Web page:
Eyepiece
Filter block
Objective
Epi-illumination light source (LED, mercury bulb)

The objective acts as a condensor

18

Describe dichroic filters in fluorescence microscopy:

Have a special filter to absorb certain wavelengths of light
Filters ca be either long pass or band pass (important to know for double labelling)

19

Describe the advantage of widefields in fluorescence microscopy:

Collect light emitted from the entire depth of specimen, acquisition is fast
Provide a highly flexible system for live cell imaging, at low cost
BUT photobleaching occurs so not practical

20

Describe the the problems with fluorescence microscopy:

In thicker specimens, you get out-of-focus light (above and below focal plane)
Full illumination of specimen leads to photobleaching

21

Describe confocal microscopy:

Removes out of focus light from above and below the focal plane (remove blur)
Scanning back and forth to produce an image from slices made up of layers of pixels

22

Describe the laser scanning type of confocal microscopy:

Scans laser spot across specimen
Uses a pinhole (to achieve optical slicing)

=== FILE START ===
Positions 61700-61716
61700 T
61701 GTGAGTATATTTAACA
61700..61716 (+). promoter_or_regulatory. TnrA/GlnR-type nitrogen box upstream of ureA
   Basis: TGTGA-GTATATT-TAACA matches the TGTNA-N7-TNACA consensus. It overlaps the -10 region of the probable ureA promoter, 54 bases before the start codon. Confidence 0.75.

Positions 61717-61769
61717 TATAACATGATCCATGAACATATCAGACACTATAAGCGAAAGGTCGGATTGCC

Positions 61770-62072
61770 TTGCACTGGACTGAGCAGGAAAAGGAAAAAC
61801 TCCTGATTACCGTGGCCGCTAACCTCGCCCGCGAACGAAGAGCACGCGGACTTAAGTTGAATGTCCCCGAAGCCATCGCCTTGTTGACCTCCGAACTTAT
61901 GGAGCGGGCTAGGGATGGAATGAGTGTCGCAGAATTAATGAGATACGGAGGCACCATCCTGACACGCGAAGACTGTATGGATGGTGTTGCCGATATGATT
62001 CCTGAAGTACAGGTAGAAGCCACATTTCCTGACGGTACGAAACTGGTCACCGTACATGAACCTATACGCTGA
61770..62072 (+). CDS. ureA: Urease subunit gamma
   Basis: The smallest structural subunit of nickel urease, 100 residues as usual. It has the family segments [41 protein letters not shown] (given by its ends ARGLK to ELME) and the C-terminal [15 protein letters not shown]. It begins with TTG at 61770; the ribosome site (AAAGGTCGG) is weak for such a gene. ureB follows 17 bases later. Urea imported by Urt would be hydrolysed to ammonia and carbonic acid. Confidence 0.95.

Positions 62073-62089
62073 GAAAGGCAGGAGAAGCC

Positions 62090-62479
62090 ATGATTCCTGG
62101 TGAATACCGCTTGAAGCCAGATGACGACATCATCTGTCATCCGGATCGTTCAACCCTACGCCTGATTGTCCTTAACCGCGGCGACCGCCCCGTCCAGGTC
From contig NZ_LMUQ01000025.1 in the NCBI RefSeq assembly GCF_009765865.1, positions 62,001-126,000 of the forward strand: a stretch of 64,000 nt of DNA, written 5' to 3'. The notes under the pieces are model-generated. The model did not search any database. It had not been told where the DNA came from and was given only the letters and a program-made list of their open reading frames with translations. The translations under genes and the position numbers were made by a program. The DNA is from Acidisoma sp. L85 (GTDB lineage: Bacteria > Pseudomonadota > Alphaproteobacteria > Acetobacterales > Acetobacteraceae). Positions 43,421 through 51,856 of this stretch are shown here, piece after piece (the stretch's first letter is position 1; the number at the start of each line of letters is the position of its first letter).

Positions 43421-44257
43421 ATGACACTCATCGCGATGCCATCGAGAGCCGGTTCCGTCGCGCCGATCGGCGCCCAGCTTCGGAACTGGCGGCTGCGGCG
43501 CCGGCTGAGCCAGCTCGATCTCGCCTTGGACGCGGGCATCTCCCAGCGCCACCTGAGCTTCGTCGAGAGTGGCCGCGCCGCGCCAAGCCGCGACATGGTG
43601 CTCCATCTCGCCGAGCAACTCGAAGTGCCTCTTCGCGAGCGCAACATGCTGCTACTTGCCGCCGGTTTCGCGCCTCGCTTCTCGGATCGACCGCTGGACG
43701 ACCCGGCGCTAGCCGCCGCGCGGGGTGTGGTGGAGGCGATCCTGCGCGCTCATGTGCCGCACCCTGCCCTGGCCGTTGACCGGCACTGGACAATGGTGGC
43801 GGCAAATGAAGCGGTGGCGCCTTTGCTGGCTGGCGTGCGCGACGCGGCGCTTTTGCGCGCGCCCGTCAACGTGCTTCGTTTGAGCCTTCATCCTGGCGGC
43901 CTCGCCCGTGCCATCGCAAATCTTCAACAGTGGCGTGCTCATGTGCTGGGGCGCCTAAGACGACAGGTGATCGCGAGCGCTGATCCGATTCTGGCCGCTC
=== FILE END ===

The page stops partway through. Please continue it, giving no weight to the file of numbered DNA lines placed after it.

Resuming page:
Good for live cell imaging, expensive, less photobleaching?

23

Describe the multi-photon type of confocal microscopy:

Far-red pulsed laser - out of focus light is removed by laser intensity as only enough is used to excite the focal plane (no pinhole)
Live animal imaging and deep tissue imaging (good penetration)
Pollen grains used to calibrate the machine

24

Describe optical sectioning (3D information):

'z series' axial resolution is less
Extended focus - images are stacked on top of each other
Series of projections from different angles - can be rotated and spun around
3D stereo images - need 3D glasses

25

List the advantages of confocal microscopy:

Optical sectioning
3D reconstruction
Improved resolution
Use of specific wavelengths (multi-labelling)